“It’s hard to go in-land,” he said. “It’s dense. I’m Canadian, so I’m used to being in the forests and wild places that aren’t manicured. But the density of this underbrush was amazing.”

For emergency purposes, Lyons had access to a radio with direct lines to Rabbit Bay and the U.S. Coast Guard. One of the biggest surprises was discovering that the island had cell service.

“It’s strange to be on an island, but fully connected,” he said. “I wasn’t expecting that: I told people I’d be off-grid and not to call me. It was interesting to be isolated, but know that I could be connected.”

Lyons was able to talk with his family, which includes wife Andrea Kastner, a lecturer in the Department of Art and Design. Otherwise, he was solitary — with the exception of a researcher who spent several days studying the island’s vole population and the arrival (at the end of his residency) of two poets who planned to verse about the island’s bugs.

The research

Lyons spent much of his time reading alchemical books and dictionaries that he brought from home and the library. It was important, he said, to try to understand the logic behind the imagery and illustrations.

“I don’t think I could’ve done this anywhere else,” he admitted. “When do you have time to read a dictionary? It’s weird (content). How can you get in the right mind-space to suspend disbelief?”

Lyons, who joined the Binghamton University faculty in 2017, also started work on one of the prototypes of The Laboratory of Everlasting Solutions: an illuminated manuscript of a 1970s congressional document on weather modification and climate engineering. His goal is to transcribe the 746-page document on paper using sulfuric acid as the pigment.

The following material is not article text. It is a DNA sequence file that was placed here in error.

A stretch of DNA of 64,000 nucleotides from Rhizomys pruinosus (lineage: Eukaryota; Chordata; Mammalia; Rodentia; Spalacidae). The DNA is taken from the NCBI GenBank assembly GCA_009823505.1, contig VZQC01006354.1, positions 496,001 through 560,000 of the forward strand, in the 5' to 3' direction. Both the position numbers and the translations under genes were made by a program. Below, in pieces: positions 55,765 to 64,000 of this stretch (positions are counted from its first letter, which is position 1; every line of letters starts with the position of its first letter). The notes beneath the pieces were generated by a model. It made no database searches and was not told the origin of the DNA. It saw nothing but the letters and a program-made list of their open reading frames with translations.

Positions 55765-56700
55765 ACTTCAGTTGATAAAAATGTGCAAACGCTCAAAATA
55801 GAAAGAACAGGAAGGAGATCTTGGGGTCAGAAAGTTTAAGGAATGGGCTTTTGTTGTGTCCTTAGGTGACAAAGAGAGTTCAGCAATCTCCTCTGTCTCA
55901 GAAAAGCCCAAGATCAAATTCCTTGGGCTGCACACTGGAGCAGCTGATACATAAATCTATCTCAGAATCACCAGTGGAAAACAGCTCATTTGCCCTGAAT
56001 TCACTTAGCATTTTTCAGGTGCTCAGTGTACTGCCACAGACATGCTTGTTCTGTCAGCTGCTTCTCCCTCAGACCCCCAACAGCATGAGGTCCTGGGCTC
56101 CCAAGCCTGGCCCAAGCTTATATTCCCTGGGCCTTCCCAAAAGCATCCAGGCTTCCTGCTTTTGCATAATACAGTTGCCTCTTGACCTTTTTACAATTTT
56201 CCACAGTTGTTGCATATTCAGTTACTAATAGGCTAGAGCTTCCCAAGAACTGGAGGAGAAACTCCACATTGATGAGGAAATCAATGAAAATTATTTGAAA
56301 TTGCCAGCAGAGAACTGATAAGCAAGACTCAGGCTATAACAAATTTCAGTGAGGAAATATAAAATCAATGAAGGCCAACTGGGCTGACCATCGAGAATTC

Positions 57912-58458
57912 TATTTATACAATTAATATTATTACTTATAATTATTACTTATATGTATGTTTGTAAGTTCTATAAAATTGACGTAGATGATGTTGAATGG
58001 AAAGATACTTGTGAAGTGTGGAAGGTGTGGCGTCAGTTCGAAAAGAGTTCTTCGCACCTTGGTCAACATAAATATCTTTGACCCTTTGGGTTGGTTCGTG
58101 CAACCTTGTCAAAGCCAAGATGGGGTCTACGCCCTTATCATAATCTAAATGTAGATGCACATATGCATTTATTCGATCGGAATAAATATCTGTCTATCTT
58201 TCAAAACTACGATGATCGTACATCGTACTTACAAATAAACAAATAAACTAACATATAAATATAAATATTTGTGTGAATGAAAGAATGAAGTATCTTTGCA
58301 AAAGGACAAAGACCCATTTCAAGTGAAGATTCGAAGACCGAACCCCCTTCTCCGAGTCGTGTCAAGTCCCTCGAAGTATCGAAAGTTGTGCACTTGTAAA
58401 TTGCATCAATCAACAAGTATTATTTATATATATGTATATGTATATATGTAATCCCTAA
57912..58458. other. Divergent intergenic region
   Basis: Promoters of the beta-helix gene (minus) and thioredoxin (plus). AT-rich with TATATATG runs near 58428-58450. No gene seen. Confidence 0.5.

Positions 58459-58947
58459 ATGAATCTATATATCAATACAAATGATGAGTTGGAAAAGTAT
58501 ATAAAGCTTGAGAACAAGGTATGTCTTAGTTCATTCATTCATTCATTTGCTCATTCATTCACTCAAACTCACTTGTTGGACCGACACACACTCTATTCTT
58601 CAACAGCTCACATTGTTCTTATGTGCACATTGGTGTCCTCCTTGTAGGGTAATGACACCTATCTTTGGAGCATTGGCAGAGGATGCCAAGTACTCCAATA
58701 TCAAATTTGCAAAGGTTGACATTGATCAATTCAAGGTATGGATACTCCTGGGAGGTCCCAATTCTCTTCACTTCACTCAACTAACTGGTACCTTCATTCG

The texts produced by the acids are initially nearly invisible, but they will reveal themselves over the next couple of decades as the acids discolor and the paper is destroyed.

“I see that as a parallel to the start window we are working with now for doing something about the climate-change crisis,” Lyons said.

Lyons was able to transcribe 40 pages of the document. He discovered an even more isolated location within the quiet to conduct the work: a tree perch built by a previous resident artist.

“It was a wooden platform 20 feet off the ground,” he said. “It was a great place to do research and all of my transcriptions. If there was anywhere I could feel that isolation, it was up in that canopy.”

The reflections

Another highlight of the residency for Lyons was watching “spectacular” summer storms approach the island.

“On an island, you can see them coming forever,” he said. “I’d know from the radio when the storms were coming in, but there’s something about being unprotected there. You always feel the elements.”

Lyons also learned a lesson about the concept of island time.

“I thought days would be slow and drag on,” he said. “Instead, I would get to the end of the day and say: ‘Wow! The sun is setting. I didn’t see that coming.’ There was an element of noticing different things: the sound of the rocks on the coast. You’re unaware of time passing and more aware of the sounds and forces happening there.”

While Lyons also worked to make crystallized chemicals for stalagmites and test experimental pyrite batteries (more prototypes for The Laboratory of Everlasting Solutions), he admitted that one of his residency goals was not to make too much. His exhibitions have been featured in locations ranging from Rochester and Cleveland to Vancouver and Yukon.

“It’s not the most conducive place to physically create,” he said of Rabbit Island. “It’s about working through ideas. I’m looking at this as a multi-year project. It was beneficial for me to get the research and thinking under me rather than making objects that I can take back.”

For Lyons, the cast-away Rabbit Island experience was professionally rewarding for a project in its infancy.

“Geoengineering is about simulating a natural ecosystem,” he said. “These strategies form a dystopian contingency plan that, employed alongside mitigation efforts, strives to preserve a close approximation of our present environment. But what is a natural ecosystem even like? We are so far removed from it here. I wanted to empathize with it and be more in touch with that reality.”